Her vision went beyond her love of flying and aerial stunts.
Obama has consolidated global support behind the vision and the plan.
He tells The Daily Beast about his vision for the new project.
In the military, it provides real-time information to soldiers about their environments, even if their vision is obstructed.
He had a vision for this Eliza Doolittle of neighborhoods, too.
Even of Maxwell he exacted as clear a vision of his own work as he exacted of its interpreters.
Flag that his forefathers had fashioned from the fabric of their vision, must the vision be forgotten?
My own Violet,” he said, “you are beautiful as a vision to-night.
The colonel screwed up his tired eyes as if to shut out a vision.
"A vision of goblins," said the Mariner, when he had got his breath.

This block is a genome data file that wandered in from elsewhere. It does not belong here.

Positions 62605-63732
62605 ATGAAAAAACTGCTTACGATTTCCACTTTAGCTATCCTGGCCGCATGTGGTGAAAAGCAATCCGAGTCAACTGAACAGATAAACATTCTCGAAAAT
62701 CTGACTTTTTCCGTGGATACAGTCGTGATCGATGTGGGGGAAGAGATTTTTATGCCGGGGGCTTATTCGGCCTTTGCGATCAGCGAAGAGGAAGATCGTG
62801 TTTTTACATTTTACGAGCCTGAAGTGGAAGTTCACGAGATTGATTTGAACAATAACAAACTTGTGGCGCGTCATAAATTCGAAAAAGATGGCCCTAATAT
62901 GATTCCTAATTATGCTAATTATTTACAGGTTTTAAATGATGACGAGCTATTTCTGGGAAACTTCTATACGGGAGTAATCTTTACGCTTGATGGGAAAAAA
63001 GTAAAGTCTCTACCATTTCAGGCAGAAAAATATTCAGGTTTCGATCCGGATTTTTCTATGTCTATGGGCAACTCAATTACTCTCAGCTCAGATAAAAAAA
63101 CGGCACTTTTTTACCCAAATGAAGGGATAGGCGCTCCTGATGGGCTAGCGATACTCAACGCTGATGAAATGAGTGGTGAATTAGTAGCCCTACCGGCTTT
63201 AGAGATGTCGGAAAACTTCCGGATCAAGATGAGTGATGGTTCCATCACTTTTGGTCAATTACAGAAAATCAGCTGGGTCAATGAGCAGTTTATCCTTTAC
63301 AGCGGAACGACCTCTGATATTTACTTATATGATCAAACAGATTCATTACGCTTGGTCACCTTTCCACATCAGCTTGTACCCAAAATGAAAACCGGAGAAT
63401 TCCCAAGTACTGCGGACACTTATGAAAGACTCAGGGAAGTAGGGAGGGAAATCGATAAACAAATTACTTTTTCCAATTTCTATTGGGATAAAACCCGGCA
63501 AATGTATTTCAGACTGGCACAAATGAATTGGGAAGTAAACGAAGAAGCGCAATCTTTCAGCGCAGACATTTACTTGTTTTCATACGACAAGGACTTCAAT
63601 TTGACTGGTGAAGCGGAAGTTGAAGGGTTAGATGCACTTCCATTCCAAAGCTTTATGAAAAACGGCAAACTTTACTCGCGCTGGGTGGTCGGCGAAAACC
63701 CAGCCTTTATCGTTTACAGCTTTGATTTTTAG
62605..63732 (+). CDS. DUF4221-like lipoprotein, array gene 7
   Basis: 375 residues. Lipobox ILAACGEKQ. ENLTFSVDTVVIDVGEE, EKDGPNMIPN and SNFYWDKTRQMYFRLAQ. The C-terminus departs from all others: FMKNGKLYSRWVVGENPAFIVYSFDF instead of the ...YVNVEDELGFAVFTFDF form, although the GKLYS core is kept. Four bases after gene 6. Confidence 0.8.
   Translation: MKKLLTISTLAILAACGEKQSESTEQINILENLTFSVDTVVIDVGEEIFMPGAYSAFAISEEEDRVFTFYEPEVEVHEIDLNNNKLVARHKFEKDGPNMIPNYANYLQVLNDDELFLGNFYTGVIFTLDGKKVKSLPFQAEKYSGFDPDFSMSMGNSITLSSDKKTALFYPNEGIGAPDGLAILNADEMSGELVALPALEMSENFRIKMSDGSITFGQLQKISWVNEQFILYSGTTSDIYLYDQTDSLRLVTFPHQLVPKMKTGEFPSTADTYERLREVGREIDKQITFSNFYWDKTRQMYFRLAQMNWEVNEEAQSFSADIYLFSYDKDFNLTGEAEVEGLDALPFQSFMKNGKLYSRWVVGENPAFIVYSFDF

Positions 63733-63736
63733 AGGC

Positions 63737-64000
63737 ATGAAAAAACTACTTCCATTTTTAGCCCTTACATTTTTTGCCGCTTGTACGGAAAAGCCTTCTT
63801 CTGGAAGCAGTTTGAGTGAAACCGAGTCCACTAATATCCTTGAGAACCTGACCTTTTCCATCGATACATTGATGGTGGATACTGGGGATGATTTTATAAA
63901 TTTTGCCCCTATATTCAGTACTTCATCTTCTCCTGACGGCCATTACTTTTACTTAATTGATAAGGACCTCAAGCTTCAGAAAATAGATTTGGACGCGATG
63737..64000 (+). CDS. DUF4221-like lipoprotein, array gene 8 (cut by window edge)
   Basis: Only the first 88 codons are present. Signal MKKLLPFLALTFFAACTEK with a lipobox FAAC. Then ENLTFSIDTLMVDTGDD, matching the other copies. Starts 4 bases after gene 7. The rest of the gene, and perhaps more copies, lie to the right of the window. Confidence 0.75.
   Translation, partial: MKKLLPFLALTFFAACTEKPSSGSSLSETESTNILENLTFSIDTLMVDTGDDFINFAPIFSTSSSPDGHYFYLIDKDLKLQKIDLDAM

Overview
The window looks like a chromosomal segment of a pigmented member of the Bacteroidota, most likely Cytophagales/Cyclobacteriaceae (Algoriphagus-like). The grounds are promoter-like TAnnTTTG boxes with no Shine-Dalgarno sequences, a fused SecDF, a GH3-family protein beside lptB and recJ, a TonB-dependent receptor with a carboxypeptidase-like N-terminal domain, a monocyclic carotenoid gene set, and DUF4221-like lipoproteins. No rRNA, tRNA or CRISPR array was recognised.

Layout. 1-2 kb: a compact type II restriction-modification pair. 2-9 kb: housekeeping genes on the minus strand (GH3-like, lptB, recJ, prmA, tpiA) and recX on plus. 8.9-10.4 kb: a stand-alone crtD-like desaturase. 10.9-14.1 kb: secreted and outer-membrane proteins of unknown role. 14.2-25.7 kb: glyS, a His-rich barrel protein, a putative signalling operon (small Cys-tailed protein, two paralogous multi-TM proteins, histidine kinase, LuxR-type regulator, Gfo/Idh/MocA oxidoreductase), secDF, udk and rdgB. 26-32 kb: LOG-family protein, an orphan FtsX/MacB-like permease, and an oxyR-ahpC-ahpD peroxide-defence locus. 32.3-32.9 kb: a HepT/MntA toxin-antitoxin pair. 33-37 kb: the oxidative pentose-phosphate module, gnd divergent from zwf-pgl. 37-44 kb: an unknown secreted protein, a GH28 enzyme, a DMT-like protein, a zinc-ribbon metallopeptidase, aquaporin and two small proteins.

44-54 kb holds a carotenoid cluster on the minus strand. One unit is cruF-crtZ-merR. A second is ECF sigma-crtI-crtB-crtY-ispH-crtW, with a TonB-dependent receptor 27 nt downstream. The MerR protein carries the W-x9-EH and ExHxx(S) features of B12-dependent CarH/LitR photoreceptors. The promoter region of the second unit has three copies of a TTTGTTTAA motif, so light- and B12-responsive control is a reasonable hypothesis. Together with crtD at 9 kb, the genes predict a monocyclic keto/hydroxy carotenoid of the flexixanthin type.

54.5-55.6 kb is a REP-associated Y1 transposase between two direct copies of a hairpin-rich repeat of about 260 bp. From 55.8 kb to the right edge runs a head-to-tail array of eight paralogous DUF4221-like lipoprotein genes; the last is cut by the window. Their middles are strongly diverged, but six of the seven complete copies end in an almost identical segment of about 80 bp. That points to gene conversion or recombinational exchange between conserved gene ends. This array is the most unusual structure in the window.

late 13c., "something seen in the imagination or in the supernatural," from Anglo-French visioun, Old French vision (12c.), from Latin visionem (nominative visio) "act of seeing, sight, thing seen," from past participle stem of videre "to see," from PIE root *weid- "to know, to see" (cf. Sanskrit veda "I know;" Avestan vaeda "I know;" Greek oida, Doric woida "I know," idein "to see;" Old Irish fis "vision," find "white," i.e. "clearly seen," fiuss "knowledge;" Welsh gwyn, Gaulish vindos, Breton gwenn "white;" Gothic, Old Swedish, Old English witan "to know;" Gothic weitan "to see;" English wise, German wissen "to know;" Lithuanian vysti "to see;" Bulgarian vidya "I see;" Polish widzieć "to see," wiedzieć "to know;" Russian videt' "to see," vest' "news," Old Russian vedat' "to know"). The meaning "sense of sight" is first recorded late 15c. Meaning "statesman-like foresight, political sagacity" is attested from 1926.
vision vi·sion (vĭzh'ən)
The faculty of sight; eyesight.
The manner in which an individual sees or conceives of something.